1-22-17 Matthew 4:12-23 Following Means Leaving
1-22-17 “Following Means Leaving” Matthew 4:12-23
“‘Follow me’, Jesus said, ‘And I will make you fishers of people.’ Immediately they left their nets and followed him.”
Dr. Danny Murphy preached on this passage in the fall at Rev. Blaine Hill’s installation. His emphasis was on listening to the call to the clerical ministry. I cannot ignore this important passage as we go through Matthew. But my emphasis is on all of us listening to the call of God.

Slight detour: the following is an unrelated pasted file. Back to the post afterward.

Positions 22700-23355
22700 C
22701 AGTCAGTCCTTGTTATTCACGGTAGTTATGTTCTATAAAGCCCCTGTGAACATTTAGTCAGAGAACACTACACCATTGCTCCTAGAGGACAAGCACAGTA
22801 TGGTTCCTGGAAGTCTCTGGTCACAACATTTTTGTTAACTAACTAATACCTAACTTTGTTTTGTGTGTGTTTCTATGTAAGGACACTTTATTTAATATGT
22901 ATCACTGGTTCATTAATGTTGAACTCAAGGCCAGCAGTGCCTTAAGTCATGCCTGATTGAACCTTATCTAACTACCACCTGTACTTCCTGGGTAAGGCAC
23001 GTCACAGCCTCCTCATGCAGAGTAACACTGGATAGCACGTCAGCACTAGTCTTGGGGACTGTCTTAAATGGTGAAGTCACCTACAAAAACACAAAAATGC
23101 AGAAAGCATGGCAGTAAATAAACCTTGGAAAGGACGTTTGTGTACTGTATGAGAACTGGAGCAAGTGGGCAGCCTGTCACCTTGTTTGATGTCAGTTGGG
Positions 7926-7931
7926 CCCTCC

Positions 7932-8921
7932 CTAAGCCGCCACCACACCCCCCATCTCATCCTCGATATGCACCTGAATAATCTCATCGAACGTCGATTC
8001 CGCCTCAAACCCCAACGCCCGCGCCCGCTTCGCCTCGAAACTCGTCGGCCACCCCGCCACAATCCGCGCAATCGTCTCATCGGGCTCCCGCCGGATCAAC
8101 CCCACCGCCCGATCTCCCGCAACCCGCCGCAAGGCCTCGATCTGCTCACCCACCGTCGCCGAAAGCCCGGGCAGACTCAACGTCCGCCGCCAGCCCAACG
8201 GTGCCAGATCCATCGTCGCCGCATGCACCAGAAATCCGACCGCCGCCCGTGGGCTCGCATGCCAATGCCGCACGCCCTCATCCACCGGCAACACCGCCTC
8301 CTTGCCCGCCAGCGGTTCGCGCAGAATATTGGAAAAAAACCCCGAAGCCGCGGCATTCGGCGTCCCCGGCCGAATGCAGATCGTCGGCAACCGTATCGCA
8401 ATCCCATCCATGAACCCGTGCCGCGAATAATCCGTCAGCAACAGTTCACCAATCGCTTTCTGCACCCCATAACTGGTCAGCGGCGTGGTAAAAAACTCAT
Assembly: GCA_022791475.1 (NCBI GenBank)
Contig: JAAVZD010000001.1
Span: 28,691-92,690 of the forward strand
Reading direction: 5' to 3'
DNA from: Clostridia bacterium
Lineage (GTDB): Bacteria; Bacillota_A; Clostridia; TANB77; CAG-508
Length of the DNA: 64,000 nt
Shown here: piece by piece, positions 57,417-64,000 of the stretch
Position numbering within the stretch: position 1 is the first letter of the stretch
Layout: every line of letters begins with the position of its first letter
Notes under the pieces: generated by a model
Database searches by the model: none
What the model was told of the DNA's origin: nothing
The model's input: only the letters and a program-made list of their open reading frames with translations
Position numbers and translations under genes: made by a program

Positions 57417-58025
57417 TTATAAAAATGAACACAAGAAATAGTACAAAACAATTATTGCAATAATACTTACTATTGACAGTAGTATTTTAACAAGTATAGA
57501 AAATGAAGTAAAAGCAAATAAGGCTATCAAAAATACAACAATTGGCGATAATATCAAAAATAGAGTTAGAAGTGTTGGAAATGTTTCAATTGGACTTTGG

Following today means a different thing than it meant 20 years ago. To follow a philosopher, or a writer means one thing. But to follow in Social Media is another. In Twitter you can follow 1,000 people a day. Technically on Twitter, Facebook, Google+ you can follow 5,000 people or events if you really want to; Instagram is 7,500 and Snapchat 2,500- after that you must leave some in order to follow others. I have found that Gmail has a limit of 6,500. That sounds like a huge number but in a business or a church you can reach that number fairly quickly. There are over 19,000 in the Chapin Zipcode area. If you add in stores, businesses, relatives you can overwhelm any of those numbers- and we are a semi-rural area. My point is even with powerful computers, we are limited in who we can follow, and we must leave some in order to follow others. Most of us don’t care about having 6,500 contacts- as long as we have a few best friends or maybe one ICE- In Case of Emergency person. Psychologists say that women can have five good friends and men about three. But, I believe, deep down we can have only God to follow. There are many stars in the sky but only one North star- one Polaris- that guides us. Scientists tell us that the universe exploded from one micro dot- one point. The one point creator is the one God who is worthy of our attention. To be distracted by the many so that we miss who is worthy of following is a shame. When you play football there are many players on the field- but only one has the ball. Follow the ball. There is such a thing as first place in your heart. There are many places in your heart. You can fool yourself into thinking you can always multi-task. But just as so many think they can text and drive or look down and keep driving forward, or look to the left while driving forward- so many think they can have multiple gods and forget the One who gives life, sustains life, and redeems life. At some point God will call you. Maybe He already has and that is why you are here today. Do not forget this primary call. Do not be distracted by the evil, the suffering, the busyness, the weariness, or even other good things. Let God be first- and let His call have priority. It is the call not only of salvation, but the call of discipleship. Our mission here is to call the wandering heart home to God- but then to also make flourishing disciples- people who will follow Christ with love and faith, hope and joy.